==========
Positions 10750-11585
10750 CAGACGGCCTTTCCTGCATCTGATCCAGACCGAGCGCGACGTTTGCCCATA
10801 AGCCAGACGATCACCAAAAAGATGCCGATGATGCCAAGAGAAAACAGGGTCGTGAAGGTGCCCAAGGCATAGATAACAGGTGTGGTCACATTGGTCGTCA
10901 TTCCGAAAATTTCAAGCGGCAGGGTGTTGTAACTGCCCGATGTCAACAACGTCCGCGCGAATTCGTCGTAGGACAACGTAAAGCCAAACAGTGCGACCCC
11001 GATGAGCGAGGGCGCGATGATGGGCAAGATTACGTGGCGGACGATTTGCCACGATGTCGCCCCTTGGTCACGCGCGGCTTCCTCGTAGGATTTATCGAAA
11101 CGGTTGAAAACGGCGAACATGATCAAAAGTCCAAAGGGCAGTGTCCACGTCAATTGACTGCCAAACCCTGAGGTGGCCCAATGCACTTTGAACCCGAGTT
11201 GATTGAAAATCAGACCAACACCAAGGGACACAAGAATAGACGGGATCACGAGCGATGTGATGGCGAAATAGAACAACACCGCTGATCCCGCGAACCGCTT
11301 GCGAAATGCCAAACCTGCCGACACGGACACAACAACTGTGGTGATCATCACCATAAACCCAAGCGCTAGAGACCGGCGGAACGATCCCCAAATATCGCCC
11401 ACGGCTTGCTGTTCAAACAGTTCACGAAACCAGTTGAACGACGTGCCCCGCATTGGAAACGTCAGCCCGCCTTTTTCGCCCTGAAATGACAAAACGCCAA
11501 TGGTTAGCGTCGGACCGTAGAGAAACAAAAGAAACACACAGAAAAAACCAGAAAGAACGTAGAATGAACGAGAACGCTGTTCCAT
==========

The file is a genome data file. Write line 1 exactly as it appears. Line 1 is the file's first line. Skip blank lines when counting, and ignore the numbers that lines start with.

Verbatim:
Positions 10750-11585